US20070067833A1 - Methods and Apparatus for Enabling Secure Network-Based Transactions - Google Patents

Methods and Apparatus for Enabling Secure Network-Based Transactions Download PDF

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US20070067833A1
US20070067833A1 US11/533,030 US53303006A US2007067833A1 US 20070067833 A1 US20070067833 A1 US 20070067833A1 US 53303006 A US53303006 A US 53303006A US 2007067833 A1 US2007067833 A1 US 2007067833A1
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sound
system
secure
server
token
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Vincent Colnot
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OHVA Inc
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OHVA Inc
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    • GPHYSICS
    • G06COMPUTING; CALCULATING; COUNTING
    • G06QDATA PROCESSING SYSTEMS OR METHODS, SPECIALLY ADAPTED FOR ADMINISTRATIVE, COMMERCIAL, FINANCIAL, MANAGERIAL, SUPERVISORY OR FORECASTING PURPOSES; SYSTEMS OR METHODS SPECIALLY ADAPTED FOR ADMINISTRATIVE, COMMERCIAL, FINANCIAL, MANAGERIAL, SUPERVISORY OR FORECASTING PURPOSES, NOT OTHERWISE PROVIDED FOR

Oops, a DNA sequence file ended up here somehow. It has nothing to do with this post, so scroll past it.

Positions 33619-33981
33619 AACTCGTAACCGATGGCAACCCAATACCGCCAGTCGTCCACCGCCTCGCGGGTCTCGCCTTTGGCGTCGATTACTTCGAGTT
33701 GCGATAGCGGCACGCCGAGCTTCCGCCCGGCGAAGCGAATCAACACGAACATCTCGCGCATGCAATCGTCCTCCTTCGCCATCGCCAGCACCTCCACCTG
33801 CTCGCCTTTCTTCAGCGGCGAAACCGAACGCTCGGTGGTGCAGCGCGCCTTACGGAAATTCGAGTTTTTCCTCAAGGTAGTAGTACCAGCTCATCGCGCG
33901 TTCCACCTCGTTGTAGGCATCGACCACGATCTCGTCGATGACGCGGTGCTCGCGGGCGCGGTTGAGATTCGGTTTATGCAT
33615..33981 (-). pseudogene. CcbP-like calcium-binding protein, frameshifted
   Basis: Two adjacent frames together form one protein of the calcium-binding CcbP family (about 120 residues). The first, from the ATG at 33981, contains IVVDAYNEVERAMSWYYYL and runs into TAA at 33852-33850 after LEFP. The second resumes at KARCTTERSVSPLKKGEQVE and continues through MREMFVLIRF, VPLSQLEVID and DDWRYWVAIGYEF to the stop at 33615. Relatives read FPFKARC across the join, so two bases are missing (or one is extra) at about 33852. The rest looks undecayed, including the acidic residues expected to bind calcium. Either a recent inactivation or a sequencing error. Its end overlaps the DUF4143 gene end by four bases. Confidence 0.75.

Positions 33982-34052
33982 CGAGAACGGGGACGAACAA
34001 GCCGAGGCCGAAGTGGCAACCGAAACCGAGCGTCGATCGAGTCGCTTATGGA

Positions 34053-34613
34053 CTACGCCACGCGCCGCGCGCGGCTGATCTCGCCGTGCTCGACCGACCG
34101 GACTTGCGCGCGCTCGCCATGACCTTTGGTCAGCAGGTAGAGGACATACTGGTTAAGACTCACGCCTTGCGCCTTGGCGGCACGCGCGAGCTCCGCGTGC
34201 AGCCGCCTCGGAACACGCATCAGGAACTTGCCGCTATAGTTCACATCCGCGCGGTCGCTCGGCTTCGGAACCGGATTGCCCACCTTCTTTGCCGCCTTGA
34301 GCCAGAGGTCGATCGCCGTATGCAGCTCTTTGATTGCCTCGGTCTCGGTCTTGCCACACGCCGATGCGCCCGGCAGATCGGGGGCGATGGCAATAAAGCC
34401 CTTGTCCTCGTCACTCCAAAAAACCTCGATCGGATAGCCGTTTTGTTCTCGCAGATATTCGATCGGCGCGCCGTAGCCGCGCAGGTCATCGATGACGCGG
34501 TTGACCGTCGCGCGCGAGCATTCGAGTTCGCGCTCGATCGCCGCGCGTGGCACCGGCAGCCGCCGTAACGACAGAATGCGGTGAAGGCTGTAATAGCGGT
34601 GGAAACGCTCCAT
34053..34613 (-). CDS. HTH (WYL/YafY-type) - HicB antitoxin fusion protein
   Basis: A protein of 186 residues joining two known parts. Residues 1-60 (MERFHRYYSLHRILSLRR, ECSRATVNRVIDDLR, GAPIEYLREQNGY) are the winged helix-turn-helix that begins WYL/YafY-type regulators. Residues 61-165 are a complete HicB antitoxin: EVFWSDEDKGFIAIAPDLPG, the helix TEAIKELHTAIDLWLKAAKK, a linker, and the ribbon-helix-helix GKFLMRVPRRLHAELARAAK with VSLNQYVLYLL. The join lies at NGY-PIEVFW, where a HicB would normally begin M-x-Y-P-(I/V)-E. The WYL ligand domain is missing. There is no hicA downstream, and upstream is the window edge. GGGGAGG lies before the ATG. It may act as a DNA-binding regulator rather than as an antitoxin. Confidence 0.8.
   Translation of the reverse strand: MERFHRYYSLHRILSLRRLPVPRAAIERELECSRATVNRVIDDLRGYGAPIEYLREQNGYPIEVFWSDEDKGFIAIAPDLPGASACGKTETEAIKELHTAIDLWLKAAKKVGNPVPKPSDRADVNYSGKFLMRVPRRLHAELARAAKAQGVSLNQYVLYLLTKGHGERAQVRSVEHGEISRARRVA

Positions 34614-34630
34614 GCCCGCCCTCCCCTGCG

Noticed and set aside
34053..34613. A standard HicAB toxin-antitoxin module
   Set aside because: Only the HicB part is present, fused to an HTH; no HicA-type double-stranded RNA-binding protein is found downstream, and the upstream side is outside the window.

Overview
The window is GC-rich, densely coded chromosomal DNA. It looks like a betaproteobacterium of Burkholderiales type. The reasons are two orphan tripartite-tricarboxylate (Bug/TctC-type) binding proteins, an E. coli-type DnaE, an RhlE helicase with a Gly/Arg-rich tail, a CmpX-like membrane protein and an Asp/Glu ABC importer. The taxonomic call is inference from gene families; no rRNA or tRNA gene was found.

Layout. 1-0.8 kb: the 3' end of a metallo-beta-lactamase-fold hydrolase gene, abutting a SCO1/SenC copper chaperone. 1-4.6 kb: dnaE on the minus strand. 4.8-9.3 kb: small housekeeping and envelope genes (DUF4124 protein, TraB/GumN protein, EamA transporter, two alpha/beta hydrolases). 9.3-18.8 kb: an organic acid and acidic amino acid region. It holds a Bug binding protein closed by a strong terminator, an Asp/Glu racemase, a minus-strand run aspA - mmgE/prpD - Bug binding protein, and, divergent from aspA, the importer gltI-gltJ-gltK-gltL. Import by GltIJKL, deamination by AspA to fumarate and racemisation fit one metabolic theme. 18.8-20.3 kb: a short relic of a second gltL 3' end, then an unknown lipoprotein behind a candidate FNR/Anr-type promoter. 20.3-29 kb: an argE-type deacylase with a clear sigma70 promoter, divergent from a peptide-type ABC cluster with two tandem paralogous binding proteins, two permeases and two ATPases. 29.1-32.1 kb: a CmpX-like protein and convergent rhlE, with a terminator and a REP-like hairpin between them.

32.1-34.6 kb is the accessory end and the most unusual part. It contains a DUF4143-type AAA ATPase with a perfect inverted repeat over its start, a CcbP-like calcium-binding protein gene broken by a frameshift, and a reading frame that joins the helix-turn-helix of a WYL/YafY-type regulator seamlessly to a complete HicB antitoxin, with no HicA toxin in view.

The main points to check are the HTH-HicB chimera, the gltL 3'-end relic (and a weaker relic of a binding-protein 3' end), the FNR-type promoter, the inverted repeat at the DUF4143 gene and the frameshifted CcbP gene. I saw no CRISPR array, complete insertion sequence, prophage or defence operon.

• G06Q20/00Payment architectures, schemes or protocols
    • G06Q20/30Payment architectures, schemes or protocols characterised by the use of specific devices
    • G06Q20/34Payment architectures, schemes or protocols characterised by the use of specific devices using cards, e.g. integrated circuit [IC] cards or magnetic cards
    • G06Q20/341Active cards, i.e. cards including their own processing means, e.g. including an IC or chip
    • GPHYSICS
    • G06COMPUTING; CALCULATING; COUNTING
    • G06QDATA PROCESSING SYSTEMS OR METHODS, SPECIALLY ADAPTED FOR ADMINISTRATIVE, COMMERCIAL, FINANCIAL, MANAGERIAL, SUPERVISORY OR FORECASTING PURPOSES; SYSTEMS OR METHODS SPECIALLY ADAPTED FOR ADMINISTRATIVE, COMMERCIAL, FINANCIAL, MANAGERIAL, SUPERVISORY OR FORECASTING PURPOSES, NOT OTHERWISE PROVIDED FOR
    • G06Q20/00Payment architectures, schemes or protocols
    • G06Q20/38Payment protocols; Details thereof
    • G06Q20/40Authorisation, e.g. identification of payer or payee, verification of customer or shop credentials; Review and approval of payers, e.g. check credit lines or negative lists
    • G06Q20/401Transaction verification
    • G06Q20/4018Transaction verification using the card verification value [CVV] associated with the card
    • HELECTRICITY
    • H04ELECTRIC COMMUNICATION TECHNIQUE
    • H04LTRANSMISSION OF DIGITAL INFORMATION, e.g. TELEGRAPHIC COMMUNICATION
    • H04L63/00Network architectures or network communication protocols for network security